The Aldrich Contemporary Art Museum is pleased to present Anissa Mack: Junk Kaleidoscope, a reflection on Mack’s The Fair project, realized in both 1996 and 2006, to be reimagined at the Museum through April 22, 2018. Mack mines Americana, its artifacts, folklore, and rituals, and explores American vernacular traditions, examining their shifting role in a dialogue between the history of art making and the culture of collecting. Through all new objects, Junk Kaleidoscope will re-envision The Fair in a way that weaves together over two decades of work, sixty miles from the Durham Fair fairgrounds that inspired this project.
The Fair was first realized in 1996, when Mack entered all seventy-three craft categories at the Durham Fair, the largest agricultural fair in Connecticut; she had participated in the fair, located near her hometown of Guilford, CT, throughout her childhood. In 2006, she remade the project as The Fair (10th Anniversary Edition) by generating new entries for all of the craft categories available that year. On both occasions, the objects were displayed at the fairs and then (re)presented in a commercial gallery with their winning ribbons. At The Aldrich, Mack will create a layered exhibition that engages fairs in new ways. For Junk Kaleidoscope, she will utilize a self-generated list of seventy categories—comprising actual competition categories collected from various county and state fairs, as well as those of her own invention—to generate and support the works in the show. The list will serve as a catalyst for production and as a framework for understanding the shifting, participatory display that the objects will enjoy at The Aldrich.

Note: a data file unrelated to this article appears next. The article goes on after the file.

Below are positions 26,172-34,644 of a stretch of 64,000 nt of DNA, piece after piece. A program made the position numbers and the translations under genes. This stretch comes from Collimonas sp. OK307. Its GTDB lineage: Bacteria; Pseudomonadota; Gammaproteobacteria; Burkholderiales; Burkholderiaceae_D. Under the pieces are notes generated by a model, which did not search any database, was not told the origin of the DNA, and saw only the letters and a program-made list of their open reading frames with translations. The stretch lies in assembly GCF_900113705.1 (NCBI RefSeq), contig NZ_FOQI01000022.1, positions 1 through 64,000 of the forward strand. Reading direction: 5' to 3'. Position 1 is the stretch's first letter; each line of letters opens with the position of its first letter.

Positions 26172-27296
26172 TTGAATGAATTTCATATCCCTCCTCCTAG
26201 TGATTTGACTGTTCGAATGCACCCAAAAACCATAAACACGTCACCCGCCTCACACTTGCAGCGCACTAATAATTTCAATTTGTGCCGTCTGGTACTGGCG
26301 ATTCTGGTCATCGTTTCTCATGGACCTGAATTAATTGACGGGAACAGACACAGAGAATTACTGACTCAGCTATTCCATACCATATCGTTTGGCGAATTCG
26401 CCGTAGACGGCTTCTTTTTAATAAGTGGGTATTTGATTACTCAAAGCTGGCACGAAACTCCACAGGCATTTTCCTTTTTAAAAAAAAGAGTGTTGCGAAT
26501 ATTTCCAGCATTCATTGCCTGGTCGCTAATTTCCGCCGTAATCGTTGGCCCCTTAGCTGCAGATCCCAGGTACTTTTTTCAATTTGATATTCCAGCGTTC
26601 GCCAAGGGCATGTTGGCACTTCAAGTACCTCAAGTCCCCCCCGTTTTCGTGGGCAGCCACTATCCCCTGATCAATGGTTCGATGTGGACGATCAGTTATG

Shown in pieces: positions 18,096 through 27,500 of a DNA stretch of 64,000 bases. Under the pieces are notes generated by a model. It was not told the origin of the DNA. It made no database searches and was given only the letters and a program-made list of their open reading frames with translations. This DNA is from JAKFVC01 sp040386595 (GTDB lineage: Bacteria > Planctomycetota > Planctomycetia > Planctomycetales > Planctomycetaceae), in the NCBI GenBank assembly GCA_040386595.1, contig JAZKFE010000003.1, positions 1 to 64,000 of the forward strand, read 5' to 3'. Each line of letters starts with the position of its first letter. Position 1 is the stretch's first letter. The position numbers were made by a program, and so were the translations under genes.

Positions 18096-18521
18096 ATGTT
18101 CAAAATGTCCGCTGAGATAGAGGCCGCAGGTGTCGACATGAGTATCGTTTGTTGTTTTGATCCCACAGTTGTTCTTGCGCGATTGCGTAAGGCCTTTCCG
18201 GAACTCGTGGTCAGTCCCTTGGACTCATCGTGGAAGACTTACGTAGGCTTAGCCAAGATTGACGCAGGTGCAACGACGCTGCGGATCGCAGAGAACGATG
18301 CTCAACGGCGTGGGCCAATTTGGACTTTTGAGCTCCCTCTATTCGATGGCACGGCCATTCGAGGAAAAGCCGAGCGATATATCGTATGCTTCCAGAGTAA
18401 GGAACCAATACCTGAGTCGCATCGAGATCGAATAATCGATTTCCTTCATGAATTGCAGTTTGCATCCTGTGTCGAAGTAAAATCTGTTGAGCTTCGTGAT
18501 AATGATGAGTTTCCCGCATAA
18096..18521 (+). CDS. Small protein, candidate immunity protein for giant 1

For Mack, “fairs serve as fascinatingly complex archives that mirror both ‘America’ and the art world.” Repetition, displacement, and distortion are constant concerns and the act of revisiting is an ongoing theme. Mack attends county and state fairs nationwide, where her experiences fundamentally reshape her approach to the creation and staging of her work. The atmosphere of the local fair and the environment of the artist’s studio share similar outtakes, as both are equally concerned with narrative, arrangement, and (e)valuation. Her appropriation of the fair’s system of categorization attempts to undo or rewrite storylines embedded within local material culture. These objects are symbolic containers of a collective memory that can travel across time. Ultimately, Mack positions herself as both an artist and maker, placing herself inside a subculture and adopting its system of classification for her own (re)invention. This enables Mack to move seamlessly between two distinctive locales and contexts, each of which has its own structure, methodology, and currency. The objects embody these alternating experiences and distinguishing histories.